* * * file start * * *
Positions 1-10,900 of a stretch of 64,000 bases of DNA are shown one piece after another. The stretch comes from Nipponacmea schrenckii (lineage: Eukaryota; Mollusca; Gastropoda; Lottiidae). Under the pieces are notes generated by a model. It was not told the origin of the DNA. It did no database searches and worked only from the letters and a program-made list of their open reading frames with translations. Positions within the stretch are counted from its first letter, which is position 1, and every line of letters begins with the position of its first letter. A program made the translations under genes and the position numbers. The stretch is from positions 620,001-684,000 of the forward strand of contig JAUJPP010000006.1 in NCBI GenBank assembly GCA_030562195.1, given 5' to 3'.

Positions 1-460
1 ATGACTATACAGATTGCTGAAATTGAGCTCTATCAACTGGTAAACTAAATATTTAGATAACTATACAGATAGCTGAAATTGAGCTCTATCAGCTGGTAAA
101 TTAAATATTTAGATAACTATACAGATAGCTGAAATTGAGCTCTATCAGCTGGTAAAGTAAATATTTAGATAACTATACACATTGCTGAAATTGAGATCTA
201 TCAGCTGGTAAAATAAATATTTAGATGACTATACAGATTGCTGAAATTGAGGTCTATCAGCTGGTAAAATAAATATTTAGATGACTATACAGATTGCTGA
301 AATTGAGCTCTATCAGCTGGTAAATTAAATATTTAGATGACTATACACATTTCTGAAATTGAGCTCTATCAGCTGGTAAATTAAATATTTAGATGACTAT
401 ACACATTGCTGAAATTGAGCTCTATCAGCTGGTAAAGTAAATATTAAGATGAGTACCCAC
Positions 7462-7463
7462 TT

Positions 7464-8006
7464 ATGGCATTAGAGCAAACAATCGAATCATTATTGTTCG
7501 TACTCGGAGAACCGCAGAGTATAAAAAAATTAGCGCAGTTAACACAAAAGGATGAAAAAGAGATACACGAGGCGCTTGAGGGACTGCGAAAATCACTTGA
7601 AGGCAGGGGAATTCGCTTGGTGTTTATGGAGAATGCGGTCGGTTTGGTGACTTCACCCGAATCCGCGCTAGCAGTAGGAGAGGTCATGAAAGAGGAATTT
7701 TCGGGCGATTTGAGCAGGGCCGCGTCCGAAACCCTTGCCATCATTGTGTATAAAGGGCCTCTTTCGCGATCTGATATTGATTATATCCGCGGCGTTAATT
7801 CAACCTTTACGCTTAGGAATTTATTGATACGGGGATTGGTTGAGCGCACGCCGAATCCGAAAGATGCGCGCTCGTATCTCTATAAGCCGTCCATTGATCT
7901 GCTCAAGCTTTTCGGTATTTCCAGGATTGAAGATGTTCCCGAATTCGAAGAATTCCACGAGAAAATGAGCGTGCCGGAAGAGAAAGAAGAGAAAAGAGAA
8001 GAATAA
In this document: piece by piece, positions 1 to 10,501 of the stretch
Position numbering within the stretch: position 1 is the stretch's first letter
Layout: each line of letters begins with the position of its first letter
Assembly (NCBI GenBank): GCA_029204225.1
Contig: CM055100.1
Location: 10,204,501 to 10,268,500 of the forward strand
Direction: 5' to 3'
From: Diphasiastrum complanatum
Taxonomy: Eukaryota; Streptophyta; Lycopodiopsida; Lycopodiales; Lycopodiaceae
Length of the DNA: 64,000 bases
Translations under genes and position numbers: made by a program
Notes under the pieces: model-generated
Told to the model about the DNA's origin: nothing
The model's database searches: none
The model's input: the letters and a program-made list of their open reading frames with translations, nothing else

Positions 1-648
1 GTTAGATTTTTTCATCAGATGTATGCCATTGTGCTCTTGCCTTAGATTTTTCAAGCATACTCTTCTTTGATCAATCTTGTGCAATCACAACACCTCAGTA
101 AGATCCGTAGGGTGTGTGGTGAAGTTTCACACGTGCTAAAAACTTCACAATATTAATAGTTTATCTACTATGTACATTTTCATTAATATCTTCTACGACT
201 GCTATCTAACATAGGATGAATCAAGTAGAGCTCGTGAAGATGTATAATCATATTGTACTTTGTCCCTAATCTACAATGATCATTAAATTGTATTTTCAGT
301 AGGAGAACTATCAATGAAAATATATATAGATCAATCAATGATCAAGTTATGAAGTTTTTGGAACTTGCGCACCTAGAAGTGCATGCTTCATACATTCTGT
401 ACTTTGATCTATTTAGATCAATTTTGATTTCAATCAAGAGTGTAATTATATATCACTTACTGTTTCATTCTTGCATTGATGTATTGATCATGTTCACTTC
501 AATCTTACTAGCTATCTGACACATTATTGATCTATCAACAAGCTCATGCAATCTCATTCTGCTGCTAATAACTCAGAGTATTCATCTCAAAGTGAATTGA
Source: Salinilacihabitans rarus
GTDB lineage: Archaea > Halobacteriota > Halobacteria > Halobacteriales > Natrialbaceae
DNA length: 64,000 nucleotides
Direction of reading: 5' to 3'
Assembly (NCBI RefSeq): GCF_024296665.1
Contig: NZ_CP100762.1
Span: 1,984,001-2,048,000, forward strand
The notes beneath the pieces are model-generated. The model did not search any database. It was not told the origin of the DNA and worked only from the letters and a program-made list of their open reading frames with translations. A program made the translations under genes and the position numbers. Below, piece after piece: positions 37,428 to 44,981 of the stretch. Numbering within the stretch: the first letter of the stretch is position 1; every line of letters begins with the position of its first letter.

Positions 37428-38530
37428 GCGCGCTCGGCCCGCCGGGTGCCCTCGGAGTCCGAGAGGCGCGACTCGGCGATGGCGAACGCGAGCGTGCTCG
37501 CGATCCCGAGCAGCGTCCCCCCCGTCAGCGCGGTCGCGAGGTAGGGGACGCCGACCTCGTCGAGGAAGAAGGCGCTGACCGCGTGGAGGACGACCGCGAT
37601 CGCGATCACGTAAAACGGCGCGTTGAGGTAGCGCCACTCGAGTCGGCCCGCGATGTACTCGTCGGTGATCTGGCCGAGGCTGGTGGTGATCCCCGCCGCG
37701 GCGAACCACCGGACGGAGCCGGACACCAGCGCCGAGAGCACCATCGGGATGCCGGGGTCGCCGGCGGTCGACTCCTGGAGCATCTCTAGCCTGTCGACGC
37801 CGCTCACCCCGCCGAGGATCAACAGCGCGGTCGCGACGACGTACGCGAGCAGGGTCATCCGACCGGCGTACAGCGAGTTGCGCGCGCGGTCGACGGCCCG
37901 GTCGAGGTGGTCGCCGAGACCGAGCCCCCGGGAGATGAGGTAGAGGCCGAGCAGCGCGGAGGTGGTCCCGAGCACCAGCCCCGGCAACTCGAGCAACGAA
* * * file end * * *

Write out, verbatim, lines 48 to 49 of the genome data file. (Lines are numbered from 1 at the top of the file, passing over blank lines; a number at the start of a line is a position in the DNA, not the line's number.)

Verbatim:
Positions 37428-38530
37428 GCGCGCTCGGCCCGCCGGGTGCCCTCGGAGTCCGAGAGGCGCGACTCGGCGATGGCGAACGCGAGCGTGCTCG